Do you guys just freeze in Ziplocks or Mason jars or what? Do Ziplocks have issues with leaking when thawing them out?
I have frozen in Ziploc freezer bags, and I would think you would probably want to thaw them in a bowl or something, in case they leaked. If you freeze in a mason jar, be careful to leave plenty of headspace in the jar, so the milk can expand as it freezes. I also don't know that all mason jars are safe for freezing. Because they're glass, there's a risk they might break. I know some people do freeze in jars, but I have never done it intentionally. I have had milk freeze in the jars back when I still chilled my milk in the freezer, and I never broke a jar that way, but I think the bags are better, and if you freeze them flat, you can store them in your freezer really easily.
 

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I use mason jars, and mark them with the does name on blue painters tape and date.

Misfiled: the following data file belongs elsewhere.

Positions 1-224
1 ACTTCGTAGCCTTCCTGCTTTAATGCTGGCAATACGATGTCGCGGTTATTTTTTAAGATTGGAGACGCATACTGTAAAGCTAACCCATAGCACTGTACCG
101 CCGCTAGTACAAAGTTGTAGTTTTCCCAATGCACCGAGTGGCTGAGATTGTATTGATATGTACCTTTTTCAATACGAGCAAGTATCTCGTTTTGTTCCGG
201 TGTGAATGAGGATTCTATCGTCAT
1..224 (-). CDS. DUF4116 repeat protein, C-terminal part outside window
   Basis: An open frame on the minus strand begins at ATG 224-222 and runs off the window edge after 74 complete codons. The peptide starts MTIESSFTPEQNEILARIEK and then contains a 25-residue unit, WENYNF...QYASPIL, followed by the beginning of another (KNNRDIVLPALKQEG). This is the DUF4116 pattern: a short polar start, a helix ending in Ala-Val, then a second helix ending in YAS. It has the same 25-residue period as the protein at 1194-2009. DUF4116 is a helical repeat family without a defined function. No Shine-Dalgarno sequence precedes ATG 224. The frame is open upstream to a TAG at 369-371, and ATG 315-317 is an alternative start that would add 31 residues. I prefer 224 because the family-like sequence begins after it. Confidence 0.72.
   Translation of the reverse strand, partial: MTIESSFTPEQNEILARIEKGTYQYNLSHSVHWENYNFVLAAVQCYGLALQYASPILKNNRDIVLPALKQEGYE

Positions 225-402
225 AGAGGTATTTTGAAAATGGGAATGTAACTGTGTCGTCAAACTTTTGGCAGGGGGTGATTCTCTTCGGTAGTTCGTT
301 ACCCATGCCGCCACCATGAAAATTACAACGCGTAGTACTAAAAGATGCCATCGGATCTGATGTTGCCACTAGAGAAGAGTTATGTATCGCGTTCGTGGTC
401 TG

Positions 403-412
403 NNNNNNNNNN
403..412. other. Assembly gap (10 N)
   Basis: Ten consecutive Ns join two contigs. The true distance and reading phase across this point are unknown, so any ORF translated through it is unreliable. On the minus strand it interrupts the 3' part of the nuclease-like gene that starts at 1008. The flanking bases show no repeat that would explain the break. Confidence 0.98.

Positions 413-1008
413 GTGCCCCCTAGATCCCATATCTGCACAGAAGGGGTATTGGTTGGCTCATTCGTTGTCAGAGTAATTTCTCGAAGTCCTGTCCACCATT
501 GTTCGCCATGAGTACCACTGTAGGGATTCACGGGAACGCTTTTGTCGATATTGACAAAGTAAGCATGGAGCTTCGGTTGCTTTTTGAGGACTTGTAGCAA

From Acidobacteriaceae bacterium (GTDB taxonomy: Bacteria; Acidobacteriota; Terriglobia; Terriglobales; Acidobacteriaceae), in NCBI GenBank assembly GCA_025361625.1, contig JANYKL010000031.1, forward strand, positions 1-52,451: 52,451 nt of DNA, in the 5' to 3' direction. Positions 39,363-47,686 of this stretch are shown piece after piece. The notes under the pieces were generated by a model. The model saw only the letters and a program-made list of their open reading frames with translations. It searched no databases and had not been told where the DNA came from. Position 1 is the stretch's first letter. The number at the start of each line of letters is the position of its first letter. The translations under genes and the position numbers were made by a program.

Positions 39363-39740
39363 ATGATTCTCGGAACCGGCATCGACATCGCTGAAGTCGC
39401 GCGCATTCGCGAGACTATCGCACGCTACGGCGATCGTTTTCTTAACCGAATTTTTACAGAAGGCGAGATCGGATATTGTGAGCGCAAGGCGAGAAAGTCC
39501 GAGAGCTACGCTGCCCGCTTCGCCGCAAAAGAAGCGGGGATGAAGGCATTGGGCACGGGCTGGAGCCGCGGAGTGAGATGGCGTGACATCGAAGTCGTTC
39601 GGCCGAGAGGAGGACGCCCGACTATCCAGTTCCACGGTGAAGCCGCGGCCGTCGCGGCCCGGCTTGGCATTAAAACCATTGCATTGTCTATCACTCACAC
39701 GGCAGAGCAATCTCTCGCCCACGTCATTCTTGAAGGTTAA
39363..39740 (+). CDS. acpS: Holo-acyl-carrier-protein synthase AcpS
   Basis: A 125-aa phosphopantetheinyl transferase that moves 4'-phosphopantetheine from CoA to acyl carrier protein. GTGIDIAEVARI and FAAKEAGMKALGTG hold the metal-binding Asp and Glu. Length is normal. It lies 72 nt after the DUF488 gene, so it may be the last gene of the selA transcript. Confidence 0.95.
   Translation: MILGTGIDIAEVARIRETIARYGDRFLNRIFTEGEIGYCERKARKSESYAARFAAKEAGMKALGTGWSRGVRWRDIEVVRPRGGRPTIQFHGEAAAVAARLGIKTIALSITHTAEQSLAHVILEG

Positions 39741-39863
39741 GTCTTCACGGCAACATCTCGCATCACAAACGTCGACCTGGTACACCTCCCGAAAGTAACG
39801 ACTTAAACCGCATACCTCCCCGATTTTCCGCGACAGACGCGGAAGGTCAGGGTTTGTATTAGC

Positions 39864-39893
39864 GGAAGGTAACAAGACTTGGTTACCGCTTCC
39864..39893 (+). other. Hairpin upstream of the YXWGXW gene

I’ve had trouble with leaky ziplocks and plastic can absorb odors from other things in the freezer.
I’ll fill a pint size jar to about an inch from the top and have never had a problem. When it’s over a year old, I’ll defrost it in the refrigerator and then shake it up really well and pour the milk into silicone ice cube trays and refreeze it for making soap, lotion and balms. Don’t use plastic ice cube trays the crack after repeated twisting.
Colostrum though, goes straight into my silicone trays because each cube is just about an ounce and easy to pull out what’s needed to warm up. I remove it from the trays when it’s frozen and double bag it in sandwhich, then quart sized bags with the does name in it. One bag will be day 1, the next bag day 2, finally day 3. This way if I have to pull a kid I can return it to mum and the kid will smell “right” to the doe.